Schizophrenia Research 09/2006; 86(1-3):123-9. · 4.59 Impact Factor
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    ABSTRACT: Childhood-onset schizophrenia is a rare but severe form of the disorder that is frequently treatment resistant. The psychiatrist has a limited evidence base to guide treatment, particularly as there are no trials in children comparing atypical antipsychotics, the mainstay of current treatment. To compare the efficacy and safety of olanzapine and clozapine, hypothesizing that clozapine would be more efficacious. Double-blind randomized 8-week controlled trial, with a 2-year open-label follow-up. National Institute of Mental Health study, January 1998 to June 2005. Patients underwent reassessment 2 years after discharge. Children and adolescents recruited nationally, aged 7 to 16 years, meeting unmodified DSM-IV criteria for schizophrenia, and resistant to treatment with at least 2 antipsychotics. After drug washout and a 1- to 3-week antipsychotic-free period, patients were randomized to treatment with clozapine (n = 12) or olanzapine (n = 13). The Clinical Global Impression Severity of Symptoms Scale and Schedule for the Assessment of Negative/Positive Symptoms. Clozapine was associated with a significant reduction in all outcome measures, whereas olanzapine showed a less consistent profile of clinical improvement. While there were moderate to large differential treatment effects in favor of clozapine, these reached significance only in the alleviation of negative symptoms from an antipsychotic-free baseline (P = .04; effect size, 0.89). Clozapine was associated with more overall adverse events. At 2-year follow-up, 15 patients were receiving clozapine with evidence of sustained clinical improvement, but additional adverse events emerged, including lipid anomalies (n = 6) and seizures (n = 1). While not demonstrating definitively the superiority of clozapine compared with olanzapine in treatment-refractory childhood-onset schizophrenia, the study suggests that clozapine has a more favorable profile of clinical response, which is balanced against more associated adverse events.
    Archives of General Psychiatry 08/2006; 63(7):721-30. · 13.77 Impact Factor
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    ABSTRACT: Puberty is a time of striking changes in cognition and behavior. To indirectly assess the effects of puberty-related influences on the underlying neuroanatomy of these behavioral changes we will review and synthesize neuroimaging data from typically developing children and adolescents and from those with anomalous hormone or sex chromosome profiles. The trajectories (size by age) of brain morphometry differ between boys and girls, with girls generally reaching peak gray matter thickness 1-2 years earlier than boys. Both boys and girls with congenital adrenal hyperplasia (characterized by high levels of intrauterine testosterone), have smaller amygdala volume but the brain morphometry of girls with CAH did not otherwise significantly differ from controls. Subjects with XXY have gray matter reductions in the insula, temporal gyri, amygdala, hippocampus, and cingulate-areas consistent with the language-based learning difficulties common in this group.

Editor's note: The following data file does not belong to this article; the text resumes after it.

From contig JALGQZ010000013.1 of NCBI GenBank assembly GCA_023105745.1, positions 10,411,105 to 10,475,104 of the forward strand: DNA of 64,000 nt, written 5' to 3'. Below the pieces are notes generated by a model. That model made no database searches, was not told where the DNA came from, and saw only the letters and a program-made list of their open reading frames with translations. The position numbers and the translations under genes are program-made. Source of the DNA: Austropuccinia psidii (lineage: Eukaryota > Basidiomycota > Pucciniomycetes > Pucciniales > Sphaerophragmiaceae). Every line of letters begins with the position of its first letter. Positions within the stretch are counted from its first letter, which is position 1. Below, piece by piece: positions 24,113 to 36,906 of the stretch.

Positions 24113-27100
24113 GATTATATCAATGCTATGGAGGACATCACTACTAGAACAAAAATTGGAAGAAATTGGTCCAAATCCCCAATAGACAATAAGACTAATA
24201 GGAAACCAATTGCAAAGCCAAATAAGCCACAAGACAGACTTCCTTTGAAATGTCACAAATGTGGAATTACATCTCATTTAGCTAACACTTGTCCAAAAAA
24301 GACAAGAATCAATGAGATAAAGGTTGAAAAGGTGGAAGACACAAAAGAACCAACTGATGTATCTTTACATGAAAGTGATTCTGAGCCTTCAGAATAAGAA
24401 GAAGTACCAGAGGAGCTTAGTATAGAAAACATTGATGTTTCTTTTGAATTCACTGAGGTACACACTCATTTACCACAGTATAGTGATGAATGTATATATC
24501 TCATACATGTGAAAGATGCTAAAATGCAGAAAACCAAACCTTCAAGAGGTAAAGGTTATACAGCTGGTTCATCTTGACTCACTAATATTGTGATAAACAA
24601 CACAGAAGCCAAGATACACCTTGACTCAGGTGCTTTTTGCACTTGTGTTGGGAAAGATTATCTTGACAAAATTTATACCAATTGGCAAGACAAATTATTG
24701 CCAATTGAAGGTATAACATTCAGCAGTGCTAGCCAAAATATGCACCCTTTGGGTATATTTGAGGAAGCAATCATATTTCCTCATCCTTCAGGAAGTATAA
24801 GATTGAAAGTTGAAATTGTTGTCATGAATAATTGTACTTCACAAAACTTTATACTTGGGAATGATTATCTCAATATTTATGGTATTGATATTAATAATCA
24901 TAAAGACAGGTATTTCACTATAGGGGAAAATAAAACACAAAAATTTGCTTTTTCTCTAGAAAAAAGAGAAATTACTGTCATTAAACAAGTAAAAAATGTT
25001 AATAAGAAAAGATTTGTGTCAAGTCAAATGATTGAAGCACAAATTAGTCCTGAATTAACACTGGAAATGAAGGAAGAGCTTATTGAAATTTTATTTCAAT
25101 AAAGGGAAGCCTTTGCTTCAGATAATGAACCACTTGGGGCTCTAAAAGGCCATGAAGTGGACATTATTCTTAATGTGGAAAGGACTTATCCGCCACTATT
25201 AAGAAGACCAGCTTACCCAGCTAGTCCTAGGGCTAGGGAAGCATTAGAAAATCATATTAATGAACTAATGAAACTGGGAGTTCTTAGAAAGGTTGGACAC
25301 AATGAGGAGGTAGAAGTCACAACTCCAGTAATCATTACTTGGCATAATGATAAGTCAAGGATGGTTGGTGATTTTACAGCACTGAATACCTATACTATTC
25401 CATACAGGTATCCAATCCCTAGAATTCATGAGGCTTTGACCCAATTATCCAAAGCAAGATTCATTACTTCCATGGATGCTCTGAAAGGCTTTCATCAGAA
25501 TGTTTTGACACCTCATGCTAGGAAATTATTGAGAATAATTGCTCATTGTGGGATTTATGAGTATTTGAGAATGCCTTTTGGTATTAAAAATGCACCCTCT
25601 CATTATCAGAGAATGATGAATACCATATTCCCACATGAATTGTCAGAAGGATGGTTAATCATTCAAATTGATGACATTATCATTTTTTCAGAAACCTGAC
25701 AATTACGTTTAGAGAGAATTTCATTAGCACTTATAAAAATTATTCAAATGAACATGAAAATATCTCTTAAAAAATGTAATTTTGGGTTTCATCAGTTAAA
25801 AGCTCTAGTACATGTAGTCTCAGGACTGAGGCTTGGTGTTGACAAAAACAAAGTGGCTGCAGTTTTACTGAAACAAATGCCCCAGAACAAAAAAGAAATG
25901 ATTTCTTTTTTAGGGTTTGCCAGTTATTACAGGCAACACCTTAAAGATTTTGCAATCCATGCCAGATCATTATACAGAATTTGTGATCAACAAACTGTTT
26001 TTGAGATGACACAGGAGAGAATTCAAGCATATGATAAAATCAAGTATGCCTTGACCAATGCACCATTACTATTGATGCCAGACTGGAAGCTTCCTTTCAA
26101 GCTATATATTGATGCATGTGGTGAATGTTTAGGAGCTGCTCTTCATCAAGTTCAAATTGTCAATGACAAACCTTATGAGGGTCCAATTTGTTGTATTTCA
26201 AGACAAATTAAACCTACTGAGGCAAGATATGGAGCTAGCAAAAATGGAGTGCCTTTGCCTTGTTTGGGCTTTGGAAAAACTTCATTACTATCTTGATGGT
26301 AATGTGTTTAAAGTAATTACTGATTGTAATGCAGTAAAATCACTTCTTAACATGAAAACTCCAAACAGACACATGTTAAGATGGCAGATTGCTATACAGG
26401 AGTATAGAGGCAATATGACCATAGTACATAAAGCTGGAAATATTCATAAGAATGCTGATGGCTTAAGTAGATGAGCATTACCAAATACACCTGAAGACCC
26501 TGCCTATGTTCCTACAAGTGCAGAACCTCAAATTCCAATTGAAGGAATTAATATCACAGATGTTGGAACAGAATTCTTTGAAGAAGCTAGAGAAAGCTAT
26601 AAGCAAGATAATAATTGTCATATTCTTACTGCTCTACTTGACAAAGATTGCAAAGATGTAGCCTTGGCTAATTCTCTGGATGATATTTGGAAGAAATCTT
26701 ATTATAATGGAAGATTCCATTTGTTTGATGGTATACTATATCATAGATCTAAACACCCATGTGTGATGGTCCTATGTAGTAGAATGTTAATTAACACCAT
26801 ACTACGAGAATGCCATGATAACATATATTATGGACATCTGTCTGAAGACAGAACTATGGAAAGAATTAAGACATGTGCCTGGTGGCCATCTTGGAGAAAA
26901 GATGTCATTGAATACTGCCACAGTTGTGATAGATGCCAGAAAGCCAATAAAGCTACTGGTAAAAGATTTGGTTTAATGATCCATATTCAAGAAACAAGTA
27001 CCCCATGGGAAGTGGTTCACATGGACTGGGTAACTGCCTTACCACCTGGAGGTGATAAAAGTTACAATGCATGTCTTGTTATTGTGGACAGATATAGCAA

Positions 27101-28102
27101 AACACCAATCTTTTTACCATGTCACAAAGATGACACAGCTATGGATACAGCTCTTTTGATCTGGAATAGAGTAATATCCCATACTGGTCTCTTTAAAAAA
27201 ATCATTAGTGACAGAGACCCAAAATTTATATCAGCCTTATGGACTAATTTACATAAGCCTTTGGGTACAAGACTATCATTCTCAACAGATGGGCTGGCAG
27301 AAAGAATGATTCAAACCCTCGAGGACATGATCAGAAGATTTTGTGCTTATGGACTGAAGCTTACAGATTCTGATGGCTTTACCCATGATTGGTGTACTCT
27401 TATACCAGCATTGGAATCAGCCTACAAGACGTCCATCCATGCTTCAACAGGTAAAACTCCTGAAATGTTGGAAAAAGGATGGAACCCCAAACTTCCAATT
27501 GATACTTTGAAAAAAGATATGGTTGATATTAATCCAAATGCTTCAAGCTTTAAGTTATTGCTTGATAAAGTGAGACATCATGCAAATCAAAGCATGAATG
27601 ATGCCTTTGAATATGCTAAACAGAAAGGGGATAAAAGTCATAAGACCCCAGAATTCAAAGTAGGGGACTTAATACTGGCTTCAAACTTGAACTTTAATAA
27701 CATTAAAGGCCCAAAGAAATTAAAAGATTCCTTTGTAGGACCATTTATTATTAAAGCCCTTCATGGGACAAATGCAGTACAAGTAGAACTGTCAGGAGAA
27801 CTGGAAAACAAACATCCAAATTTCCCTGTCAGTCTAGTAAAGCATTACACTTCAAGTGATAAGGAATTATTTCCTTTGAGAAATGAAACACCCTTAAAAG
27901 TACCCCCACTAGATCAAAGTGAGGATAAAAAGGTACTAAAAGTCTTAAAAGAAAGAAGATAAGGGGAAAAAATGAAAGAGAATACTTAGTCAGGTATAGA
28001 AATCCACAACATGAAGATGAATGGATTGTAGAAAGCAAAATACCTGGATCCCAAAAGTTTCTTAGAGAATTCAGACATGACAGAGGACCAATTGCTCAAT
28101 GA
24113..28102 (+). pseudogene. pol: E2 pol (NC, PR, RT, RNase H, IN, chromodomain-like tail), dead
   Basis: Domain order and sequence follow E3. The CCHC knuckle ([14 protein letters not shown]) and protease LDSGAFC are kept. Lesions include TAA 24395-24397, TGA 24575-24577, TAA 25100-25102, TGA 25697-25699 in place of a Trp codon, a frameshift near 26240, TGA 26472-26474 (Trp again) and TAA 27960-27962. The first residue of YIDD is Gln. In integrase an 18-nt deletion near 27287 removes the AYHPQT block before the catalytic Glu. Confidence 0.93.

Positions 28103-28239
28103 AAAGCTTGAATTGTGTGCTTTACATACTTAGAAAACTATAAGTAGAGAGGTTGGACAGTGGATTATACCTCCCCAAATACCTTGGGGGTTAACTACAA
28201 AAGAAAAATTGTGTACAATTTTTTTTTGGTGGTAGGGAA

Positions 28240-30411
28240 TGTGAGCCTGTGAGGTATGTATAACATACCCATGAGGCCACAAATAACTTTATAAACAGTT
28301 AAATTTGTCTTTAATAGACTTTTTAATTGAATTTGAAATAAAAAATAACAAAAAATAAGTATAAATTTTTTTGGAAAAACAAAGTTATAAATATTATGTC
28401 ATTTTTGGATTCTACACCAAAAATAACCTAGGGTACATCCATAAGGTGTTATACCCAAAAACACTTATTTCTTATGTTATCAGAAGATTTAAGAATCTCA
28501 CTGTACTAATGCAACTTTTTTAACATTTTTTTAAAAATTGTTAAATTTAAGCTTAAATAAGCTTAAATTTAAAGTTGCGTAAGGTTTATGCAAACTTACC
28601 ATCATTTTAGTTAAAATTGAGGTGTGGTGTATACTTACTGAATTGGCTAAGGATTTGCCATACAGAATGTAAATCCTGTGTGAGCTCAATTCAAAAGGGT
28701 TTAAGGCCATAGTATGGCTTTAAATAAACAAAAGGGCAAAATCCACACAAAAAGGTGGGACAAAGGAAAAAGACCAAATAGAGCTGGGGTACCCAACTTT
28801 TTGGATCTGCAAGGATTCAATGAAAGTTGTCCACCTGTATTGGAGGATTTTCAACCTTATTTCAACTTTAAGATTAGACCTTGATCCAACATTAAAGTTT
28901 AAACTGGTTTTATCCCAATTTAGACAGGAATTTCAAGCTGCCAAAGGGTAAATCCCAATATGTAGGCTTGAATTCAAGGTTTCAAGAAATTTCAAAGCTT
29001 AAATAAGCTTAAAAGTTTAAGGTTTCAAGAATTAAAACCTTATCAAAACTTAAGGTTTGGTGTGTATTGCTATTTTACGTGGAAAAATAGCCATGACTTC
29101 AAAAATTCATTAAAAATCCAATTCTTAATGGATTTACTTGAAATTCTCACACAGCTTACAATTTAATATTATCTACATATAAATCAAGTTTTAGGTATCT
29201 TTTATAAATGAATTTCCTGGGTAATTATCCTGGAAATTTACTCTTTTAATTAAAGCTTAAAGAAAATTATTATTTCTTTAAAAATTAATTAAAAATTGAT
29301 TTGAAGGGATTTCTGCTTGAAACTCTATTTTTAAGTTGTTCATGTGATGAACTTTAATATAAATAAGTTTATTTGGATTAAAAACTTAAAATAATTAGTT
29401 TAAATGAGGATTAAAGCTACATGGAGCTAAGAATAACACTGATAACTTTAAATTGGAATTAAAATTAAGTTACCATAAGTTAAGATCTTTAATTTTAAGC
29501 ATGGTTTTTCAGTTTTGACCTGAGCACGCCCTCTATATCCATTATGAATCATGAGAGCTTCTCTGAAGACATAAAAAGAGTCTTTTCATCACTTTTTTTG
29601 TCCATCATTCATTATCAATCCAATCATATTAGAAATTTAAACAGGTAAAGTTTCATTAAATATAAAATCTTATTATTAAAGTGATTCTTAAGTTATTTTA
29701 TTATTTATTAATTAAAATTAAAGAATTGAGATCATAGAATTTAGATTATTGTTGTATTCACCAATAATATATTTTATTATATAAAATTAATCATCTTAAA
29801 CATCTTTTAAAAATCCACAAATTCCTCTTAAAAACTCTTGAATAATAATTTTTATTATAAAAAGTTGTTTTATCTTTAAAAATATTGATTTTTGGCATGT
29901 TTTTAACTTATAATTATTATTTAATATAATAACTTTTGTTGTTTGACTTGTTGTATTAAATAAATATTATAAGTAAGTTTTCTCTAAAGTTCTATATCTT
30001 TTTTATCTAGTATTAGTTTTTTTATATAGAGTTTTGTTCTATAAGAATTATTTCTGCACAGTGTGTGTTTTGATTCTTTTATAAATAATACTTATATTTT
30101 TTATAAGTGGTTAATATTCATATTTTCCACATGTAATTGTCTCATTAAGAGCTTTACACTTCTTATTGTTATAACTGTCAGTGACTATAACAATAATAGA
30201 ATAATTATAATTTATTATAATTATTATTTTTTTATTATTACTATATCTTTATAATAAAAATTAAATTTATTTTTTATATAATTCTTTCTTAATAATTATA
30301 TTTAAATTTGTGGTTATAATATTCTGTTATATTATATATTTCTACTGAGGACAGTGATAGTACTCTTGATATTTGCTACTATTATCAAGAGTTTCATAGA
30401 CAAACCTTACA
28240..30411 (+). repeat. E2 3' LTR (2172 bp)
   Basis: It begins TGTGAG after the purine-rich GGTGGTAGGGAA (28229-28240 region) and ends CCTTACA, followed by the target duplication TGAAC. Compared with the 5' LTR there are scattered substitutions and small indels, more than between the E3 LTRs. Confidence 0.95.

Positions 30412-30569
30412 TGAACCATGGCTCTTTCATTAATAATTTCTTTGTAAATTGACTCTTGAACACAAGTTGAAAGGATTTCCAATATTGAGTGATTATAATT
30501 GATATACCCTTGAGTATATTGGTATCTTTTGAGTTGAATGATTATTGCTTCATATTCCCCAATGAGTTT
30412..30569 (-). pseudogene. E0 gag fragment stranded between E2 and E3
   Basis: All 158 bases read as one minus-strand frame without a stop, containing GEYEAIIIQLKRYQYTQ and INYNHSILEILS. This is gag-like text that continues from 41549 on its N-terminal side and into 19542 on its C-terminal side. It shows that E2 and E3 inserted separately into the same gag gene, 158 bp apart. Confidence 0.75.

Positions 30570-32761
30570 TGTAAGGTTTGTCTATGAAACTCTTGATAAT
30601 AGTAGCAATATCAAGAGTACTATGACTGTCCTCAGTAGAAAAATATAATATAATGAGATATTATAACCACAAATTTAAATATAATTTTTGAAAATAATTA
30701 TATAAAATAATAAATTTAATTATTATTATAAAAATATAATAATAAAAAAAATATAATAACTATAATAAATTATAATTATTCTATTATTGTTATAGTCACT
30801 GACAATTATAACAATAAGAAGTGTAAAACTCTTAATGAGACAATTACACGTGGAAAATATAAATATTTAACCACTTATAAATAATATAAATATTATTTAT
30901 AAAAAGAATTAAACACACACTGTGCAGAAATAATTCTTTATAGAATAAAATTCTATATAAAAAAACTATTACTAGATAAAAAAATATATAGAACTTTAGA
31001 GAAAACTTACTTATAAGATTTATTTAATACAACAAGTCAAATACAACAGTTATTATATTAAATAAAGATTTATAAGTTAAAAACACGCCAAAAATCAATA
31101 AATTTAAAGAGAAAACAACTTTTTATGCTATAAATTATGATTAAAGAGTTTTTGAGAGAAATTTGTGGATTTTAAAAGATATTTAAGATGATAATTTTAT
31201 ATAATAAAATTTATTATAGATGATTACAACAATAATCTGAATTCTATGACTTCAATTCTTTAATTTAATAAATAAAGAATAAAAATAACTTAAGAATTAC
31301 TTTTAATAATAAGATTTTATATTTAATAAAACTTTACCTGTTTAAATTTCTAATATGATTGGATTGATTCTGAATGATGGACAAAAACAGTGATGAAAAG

Molecular and Cellular Endocrinology 08/2006; 254-255:154-62. · 4.04 Impact Factor
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    ABSTRACT: Weight gain is a serious side effect of atypical antipsychotics, especially in childhood. In this study, the authors examined six weight gain-related hormones in patients with childhood-onset schizophrenia (COS) after 6 weeks of clozapine treatment. Fasting serum samples for 24 patients with COS and 21 matched healthy controls (HC) were obtained. Levels of leptin, insulin, adiponectin, amylin, ghrelin, and tumor necrosis factor alpha were measured and compared between the groups. For 23 patients with COS, hormonal levels were measured at background and week 6 of clozapine treatment. Change in body mass index was correlated with levels of clozapine and changes in hormonal levels and clinical ratings. At baseline, COS did not differ significantly from HC on any hormonal measure. Clozapine treatment was associated with significant (7.9% +/- 8.5%) increase in mean body mass index. Only leptin levels increased significantly from baseline to week 6 on clozapine (p = .003). Body mass index increase was significantly correlated with decrease in ghrelin and adiponectin and was positively correlated with clinical improvement. This is the first study of weight gain-related hormones in children on clozapine. Hormonal changes are correlated with weight gain. How effectiveness of clozapine is linked to weight gain remains uncertain.
    Journal of the American Academy of Child & Adolescent Psychiatry 10/2005; 44(9):925-33. · 6.97 Impact Factor